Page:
What about the 87 students from Hillsdale College in Michigan who watched a UFO for hours from their dorm in 1966? And what about the numerous errors that continue to appear in books about extraterrestrial life, including inconsistent spellings of certain key names in the history of astronomy? And the secret radar jamming in 1960 to interrupt signals from space, perhaps to prevent the Soviets from acquiring alien technology? Accidents? Coincidence? Delusion? To clarify these events in advance of the landings, which are surely imminent, we had best consult the work of Ken Grimes. For nearly 40 years, Grimes has been making paintings and drawings, many in monochrome black and white, that examine the evidence of phenomena just beyond the ken of human science. With ominous titles like What’s the frequency? (1997), a probable reference to the 1986 assault on newsman Dan Rather, and text-heavy renderings of everything from galactic radio maps to figures borrowed from Edvard Munch’s The Scream (1893), Grimes’s paintings define a territory between document and paranoid fantasy, between photography and fine art.
Although the exhibition at Ricco/Maresca contains mostly smaller works on paper—drawings and gouaches—it may be the most revealing presentation about the motives of this prolific artist. It is illuminating as well, not only about Grimes but also about the strategies of a range of artists on the visionary spectrum, from Alfred Jensen and his obsession with Mexican pyramids to Johannes Itten, who founded the Bauhaus design program, to Emery Blagdon, the outsider who created a barn full of healing machines. Grimes has always tended to work in visual shifts, adopting different design variations of his black and white schemes. Previous exhibitions, for example, have featured large panels containing nothing but text. As an artist, Grimes does not develop so much as adopt different formats, seemingly arbitrarily. Next week, he is just as likely to paint a 16-foot painting. This exhibition, though, marked the first appearance of color in his work—simple geometric forms of red, yellow, and blue, positioned in fields of binary dashes and dots. Other pictures incorporated figures composed of square pixels recalling the graphics of early arcade games like Pong, Space Invaders, and Pac Man. It wouldn’t be a Ken Grimes show without messages, however, so a group of text-based drawings interrogated various anomalies and misconceptions relating to alien-inspired events.
This work is having its day. An exhibition last year at the Broad Art Museum at Michigan State University and pieces in the DeCordova Museum’s 2019 New England Biennial have put Grimes in new company and promoted a reading of his work above the level of kitsch. No less than Jensen the modernist, who was championed by Sam Francis, or for that matter Hieronymous Bosch, Grimes is a crypto-conceptual artist. That is, his work embodies a totalizing system of thought that is only incompletely visible. To make the system fully evident would require an endless work, in which every element was symbolic and ordered. In the case of Grimes and so many outsider artists, the systems are repetitive, obsessive, elaborate, and paranoid. Likewise, they can swallow any element of popular culture that seems to relate, and since World War II there has been a mountain of imagery and narrative focused on the limits of the known universe—not to mention less vernacular efforts like the Search for Extraterrestrial Intelligence (SETI). Confronted by often frustrating evidence of nonvisual schemes, viewers and especially critics tend to focus on textual and numerical elements as keys to the inner kingdom of the images. This exhibition suggested that such an approach was a mistake. The animating impulse of Grimes’s work had been hiding in plain sight, and color revealed it: aesthetic form.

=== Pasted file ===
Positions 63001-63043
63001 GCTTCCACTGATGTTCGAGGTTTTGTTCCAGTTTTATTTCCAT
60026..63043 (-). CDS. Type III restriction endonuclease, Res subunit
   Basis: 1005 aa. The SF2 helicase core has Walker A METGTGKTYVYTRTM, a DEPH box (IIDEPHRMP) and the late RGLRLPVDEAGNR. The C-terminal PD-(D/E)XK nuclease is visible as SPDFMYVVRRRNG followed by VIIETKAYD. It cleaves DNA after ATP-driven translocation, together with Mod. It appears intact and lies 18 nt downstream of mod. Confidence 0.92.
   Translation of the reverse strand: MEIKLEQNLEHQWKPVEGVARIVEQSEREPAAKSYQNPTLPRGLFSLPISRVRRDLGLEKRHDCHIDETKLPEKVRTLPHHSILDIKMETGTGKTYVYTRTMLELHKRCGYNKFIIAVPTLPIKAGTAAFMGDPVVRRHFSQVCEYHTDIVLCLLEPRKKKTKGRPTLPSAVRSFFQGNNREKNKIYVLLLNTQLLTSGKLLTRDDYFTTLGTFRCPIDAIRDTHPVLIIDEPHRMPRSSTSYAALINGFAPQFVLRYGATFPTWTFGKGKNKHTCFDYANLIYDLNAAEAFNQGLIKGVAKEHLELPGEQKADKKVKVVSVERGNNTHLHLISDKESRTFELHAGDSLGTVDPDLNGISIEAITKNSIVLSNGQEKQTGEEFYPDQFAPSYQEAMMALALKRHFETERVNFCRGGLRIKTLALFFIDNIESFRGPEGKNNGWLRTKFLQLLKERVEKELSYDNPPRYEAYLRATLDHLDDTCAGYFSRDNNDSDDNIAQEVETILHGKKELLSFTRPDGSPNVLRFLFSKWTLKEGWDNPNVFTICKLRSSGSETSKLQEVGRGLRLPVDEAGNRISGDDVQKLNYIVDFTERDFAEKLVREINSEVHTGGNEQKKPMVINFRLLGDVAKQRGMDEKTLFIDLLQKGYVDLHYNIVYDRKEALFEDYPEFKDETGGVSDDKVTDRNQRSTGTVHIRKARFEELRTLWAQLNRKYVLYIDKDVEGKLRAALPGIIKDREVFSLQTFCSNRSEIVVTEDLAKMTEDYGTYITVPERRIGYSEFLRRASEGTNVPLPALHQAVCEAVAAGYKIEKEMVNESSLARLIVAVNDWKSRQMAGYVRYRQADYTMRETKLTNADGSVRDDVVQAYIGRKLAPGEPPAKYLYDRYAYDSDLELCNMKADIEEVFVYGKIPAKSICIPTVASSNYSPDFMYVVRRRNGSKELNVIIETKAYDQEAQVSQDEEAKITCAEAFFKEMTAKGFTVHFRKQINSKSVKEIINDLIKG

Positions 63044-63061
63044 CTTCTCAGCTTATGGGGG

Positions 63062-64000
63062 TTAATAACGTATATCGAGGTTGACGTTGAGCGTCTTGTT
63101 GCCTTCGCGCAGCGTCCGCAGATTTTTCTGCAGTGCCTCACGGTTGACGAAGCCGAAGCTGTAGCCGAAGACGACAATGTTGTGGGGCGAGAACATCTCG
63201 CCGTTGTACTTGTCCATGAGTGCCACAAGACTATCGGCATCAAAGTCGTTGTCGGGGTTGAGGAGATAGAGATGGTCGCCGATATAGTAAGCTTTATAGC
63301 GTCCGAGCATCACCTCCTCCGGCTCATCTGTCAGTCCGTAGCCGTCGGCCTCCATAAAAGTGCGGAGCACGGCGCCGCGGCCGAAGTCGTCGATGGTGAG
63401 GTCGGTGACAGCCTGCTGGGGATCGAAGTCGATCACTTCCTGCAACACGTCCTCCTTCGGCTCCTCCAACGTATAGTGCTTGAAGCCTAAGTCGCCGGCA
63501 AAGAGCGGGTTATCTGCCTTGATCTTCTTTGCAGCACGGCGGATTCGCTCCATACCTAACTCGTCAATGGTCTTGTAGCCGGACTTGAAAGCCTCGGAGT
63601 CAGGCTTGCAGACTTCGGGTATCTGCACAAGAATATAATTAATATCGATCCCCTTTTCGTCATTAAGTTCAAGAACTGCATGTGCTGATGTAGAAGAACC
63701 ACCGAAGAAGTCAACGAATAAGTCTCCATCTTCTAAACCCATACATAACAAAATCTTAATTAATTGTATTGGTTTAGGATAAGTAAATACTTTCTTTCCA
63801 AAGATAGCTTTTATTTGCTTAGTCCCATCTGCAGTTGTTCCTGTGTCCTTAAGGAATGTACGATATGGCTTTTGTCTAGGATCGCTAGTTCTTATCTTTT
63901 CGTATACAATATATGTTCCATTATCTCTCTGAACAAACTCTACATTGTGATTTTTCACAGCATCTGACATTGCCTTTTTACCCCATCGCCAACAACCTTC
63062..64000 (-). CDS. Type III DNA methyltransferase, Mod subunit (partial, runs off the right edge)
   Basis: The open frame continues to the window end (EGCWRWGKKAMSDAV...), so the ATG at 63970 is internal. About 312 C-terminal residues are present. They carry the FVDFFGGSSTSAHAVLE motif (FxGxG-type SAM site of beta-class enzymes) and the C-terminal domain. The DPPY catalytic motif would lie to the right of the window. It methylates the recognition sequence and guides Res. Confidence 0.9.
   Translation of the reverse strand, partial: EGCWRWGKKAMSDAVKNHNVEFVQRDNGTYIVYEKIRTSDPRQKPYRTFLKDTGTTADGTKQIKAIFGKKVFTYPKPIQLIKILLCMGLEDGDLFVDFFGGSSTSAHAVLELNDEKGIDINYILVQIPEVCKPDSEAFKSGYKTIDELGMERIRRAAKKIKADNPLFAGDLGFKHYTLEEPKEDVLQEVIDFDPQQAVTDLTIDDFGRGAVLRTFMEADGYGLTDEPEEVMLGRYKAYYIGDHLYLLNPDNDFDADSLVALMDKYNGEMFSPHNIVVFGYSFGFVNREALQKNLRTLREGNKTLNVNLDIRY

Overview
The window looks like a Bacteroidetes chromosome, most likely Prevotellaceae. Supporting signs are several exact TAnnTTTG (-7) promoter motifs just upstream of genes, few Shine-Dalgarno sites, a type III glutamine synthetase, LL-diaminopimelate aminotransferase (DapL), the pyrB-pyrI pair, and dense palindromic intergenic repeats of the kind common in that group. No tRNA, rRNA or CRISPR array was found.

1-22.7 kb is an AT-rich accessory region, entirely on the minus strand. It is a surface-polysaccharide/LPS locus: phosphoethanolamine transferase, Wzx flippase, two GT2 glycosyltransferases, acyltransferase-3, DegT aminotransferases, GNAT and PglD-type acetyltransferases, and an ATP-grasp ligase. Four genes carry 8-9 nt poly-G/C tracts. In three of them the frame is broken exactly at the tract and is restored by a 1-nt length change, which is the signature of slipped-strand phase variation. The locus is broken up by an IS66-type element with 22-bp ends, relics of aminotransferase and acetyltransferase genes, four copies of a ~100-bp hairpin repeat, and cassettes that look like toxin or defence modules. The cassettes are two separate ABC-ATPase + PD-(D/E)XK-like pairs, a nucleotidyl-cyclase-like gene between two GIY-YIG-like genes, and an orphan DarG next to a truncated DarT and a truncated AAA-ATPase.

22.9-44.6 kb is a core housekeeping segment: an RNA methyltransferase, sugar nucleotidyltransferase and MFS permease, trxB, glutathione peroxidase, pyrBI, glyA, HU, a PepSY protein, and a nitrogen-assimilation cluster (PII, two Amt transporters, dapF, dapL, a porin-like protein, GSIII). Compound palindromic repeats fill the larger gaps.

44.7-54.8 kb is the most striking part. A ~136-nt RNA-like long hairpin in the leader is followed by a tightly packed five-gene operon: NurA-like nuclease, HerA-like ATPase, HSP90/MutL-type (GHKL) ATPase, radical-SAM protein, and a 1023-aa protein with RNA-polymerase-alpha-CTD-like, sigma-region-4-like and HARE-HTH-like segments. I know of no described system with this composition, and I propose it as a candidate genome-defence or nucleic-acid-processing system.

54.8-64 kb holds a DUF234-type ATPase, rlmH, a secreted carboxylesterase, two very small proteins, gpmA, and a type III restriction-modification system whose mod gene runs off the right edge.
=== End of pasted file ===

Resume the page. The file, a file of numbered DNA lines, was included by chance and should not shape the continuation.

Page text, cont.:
The introduction of color and retro motifs make clear that the motivation for all Grimes’s stylistic variations is formal appearance, just as it was for Jensen, or Blagdon, who placed abstract paintings at the base of the metal sculptures he assembled to generate energy and cure disease. According to the hierarchy of content over form, ideas come first, but what spurs the thinking are images themselves and the character of their organization. The demonstration of a theory and the proof of its validity is the aesthetic order of its images, their visual coherence. Without the images there is no grand scheme, no theory, no variations, only paranoia or longing. In the image, and only in the image, power and knowledge reside, and secrets are revealed. Yes, there are many words in Grimes’s work, but the messages reside in the visual design of those words. These are fields and forms united by the purpose of signifying. For all the clues and confirmations they seem to contain, it is ultimately up to viewers to decide, on the basis of the works’ splendor, whether they are in the presence of transcendent meaning or something earthbound and desperately groping.